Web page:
A growing body of academic research shows the U.S. workforce was hit harder than expected by trade with China and was potentially unprepared for the shock. As import competition surged and displaced manufacturing workers, the U.S. labor force itself was becoming less adaptable, and political blowback was brewing.
Here is a summary of some of the most important new research in these areas:
Less Flexible Labor Markets
U.S. workers and firms have long been known among scholars and policy makers for being flexible and able to adapt to shocks and changes in the economy.
But some researchers suggest that labor markets have become less dynamic since 2000, and even more so since 2007, making them less adaptable just as the shock of trade with China hit and then worsened.
1. In “Understanding Declining Fluidity in the U.S. Labor Market,” written in March 2016,Raven Molloy, Christopher Smith, Riccardo Trezzi and Abigail Wozniak document declining dynamism in the job market. That means fewer people switching jobs, moving in and out of the labor force and moving from one state to another, and fewer companies creating and extinguishing positions.
The Fed analysts say the trend dates back to the early 1980s. Their measure of fluidity has dropped 10% to 15% since then. This is partly due to an aging population and two-worker families keeping people in place.
The trend also might be associated with fraying social fabric in communities. States with large decreases in the fraction of the population who report that strangers can be trusted tend to have large declines in labor market fluidity.
In other words, job searches and hires might be getting tangled up because people don’t trust each other. Workers also are renegotiating wages less often.
2. In “Labor Market Fluidity and Economic Performance,” delivered at the Federal Reserve’s Jackson Hole, Wyo., conference in August 2014, economists Steven Davis andJohn Haltiwanger find a shift away from young firms that create new jobs.
Firms no more than five years old accounted for 19% of employment in 1982, and then 14% in 2000 and 11% in 2011. In the 1980s and 1990s, the drop was dominated by young retail firms, likely being squeezed by big-box retailers.
After 2000, there was a switch: a large decline in high-tech startups. Those “young, entrepreneurial firms…were a major source of innovation and productivity growth for the economy as a whole in the 1980s and 1990s,” the economists said.
They found that lost labor-market dynamism has been hardest on younger and less-educated workers. The economists say regulations, including occupational-licensing rules and worker protections meant to prevent discrimination based on age, gender, race and religion, contribute to less-dynamic labor markets.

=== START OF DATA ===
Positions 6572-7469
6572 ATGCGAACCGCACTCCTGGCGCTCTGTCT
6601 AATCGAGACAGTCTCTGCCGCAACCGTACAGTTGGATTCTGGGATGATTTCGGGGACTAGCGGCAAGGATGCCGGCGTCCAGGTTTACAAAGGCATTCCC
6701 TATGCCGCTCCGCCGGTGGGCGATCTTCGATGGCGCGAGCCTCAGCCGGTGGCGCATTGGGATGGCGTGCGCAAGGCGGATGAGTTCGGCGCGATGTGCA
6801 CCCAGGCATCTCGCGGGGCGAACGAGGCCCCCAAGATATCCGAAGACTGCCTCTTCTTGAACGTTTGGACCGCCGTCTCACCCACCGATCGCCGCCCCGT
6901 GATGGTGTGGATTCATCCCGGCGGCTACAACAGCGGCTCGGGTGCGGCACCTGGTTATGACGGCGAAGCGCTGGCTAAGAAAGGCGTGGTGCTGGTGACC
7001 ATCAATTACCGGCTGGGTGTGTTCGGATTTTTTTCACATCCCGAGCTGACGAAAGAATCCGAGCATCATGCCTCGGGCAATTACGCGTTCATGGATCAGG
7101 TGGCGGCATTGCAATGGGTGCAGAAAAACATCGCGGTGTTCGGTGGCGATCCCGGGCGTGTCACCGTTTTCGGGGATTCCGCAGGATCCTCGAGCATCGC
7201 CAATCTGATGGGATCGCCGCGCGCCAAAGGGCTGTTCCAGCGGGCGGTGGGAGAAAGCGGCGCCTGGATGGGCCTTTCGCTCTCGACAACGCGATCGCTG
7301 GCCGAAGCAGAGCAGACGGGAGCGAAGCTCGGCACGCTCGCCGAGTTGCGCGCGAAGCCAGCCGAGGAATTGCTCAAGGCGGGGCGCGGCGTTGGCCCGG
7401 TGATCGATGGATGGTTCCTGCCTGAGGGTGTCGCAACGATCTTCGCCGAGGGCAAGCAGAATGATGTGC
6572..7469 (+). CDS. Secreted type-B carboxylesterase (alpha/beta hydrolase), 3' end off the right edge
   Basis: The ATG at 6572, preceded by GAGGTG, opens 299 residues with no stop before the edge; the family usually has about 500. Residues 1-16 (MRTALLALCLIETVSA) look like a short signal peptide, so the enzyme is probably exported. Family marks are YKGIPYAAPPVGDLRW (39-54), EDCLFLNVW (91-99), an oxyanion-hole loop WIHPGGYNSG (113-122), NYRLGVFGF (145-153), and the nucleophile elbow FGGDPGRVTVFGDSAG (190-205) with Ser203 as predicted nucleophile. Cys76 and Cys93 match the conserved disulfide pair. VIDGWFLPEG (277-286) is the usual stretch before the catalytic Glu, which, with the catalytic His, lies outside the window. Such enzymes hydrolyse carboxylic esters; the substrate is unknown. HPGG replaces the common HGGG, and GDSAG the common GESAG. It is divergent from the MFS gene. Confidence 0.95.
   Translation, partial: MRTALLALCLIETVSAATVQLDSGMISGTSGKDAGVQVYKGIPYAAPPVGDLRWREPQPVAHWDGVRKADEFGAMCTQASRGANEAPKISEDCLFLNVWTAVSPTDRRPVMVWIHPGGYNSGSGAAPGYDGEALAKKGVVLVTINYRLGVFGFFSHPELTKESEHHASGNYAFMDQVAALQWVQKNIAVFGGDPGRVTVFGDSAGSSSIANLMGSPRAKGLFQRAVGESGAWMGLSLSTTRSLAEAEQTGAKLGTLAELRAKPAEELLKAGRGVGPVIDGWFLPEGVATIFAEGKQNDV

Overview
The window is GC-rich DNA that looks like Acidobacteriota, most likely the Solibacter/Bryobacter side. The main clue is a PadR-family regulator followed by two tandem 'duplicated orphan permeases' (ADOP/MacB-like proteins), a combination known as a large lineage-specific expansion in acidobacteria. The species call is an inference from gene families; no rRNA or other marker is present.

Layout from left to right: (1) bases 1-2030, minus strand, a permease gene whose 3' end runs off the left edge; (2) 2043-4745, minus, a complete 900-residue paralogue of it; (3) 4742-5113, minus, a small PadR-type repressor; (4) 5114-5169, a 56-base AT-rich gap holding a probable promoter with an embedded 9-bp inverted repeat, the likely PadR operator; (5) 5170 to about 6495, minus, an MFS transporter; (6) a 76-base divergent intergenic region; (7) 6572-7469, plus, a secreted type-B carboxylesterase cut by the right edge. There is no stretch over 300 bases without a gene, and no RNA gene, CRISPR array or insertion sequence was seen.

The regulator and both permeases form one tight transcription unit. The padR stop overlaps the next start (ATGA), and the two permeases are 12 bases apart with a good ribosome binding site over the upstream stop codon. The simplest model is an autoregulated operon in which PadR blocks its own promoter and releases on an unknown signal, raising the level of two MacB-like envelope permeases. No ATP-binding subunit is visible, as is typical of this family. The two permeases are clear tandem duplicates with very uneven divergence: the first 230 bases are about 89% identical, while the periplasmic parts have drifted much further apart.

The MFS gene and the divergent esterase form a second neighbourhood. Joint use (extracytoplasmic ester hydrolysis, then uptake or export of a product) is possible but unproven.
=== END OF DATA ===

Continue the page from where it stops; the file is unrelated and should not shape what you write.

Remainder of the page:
3. In “The Secular Decline in Business Dynamism in the U.S.,” from June 2014, Ryan Decker, John Haltiwanger, Ron Jarmin and Javier Miranda find that firms have become less responsive to outside shocks. “This has potentially adverse effects on industry-level productivity growth since there has been a slowdown in the pace at which resources are being reallocated from low- to high-productivity businesses,” they wrote.
4. In “Locate Your Nearest Exit: Mass Layoffs and Local Labor Market Response,” September 2015, authors Andrew Foote, Michael Grosz and Ann Stevens look at how workers respond to mass layoff events.
Since the Great Recession, a greater number of people have tended to drop out of the labor force in response to mass layoffs, while fewer people have moved to other places in search of new jobs, the researchers concluded.
Moreover, the percentage of the population that moved in response to mass layoffs in search of better jobs declined after the recession.
5. Kerwin Kofi Charles, Erik Hurst and Matthew Notowidigdo, in “The Masking of the Decline in Manufacturing,” find that the decline in U.S. manufacturing led to a reduction in demand for less-educated workers between 2000 and 2006.
For a few years, the housing boom masked the effects of the manufacturing decline for less-educated workers as men found jobs in construction. But when the housing market collapsed in 2007, there was a large, immediate decline in employment among such workers, who faced the sudden disappearance of jobs related to the housing boom and the fact that manufacturing’s steady decline in the early 2000s left them with many fewer opportunities in that sector than at the start of the decade.

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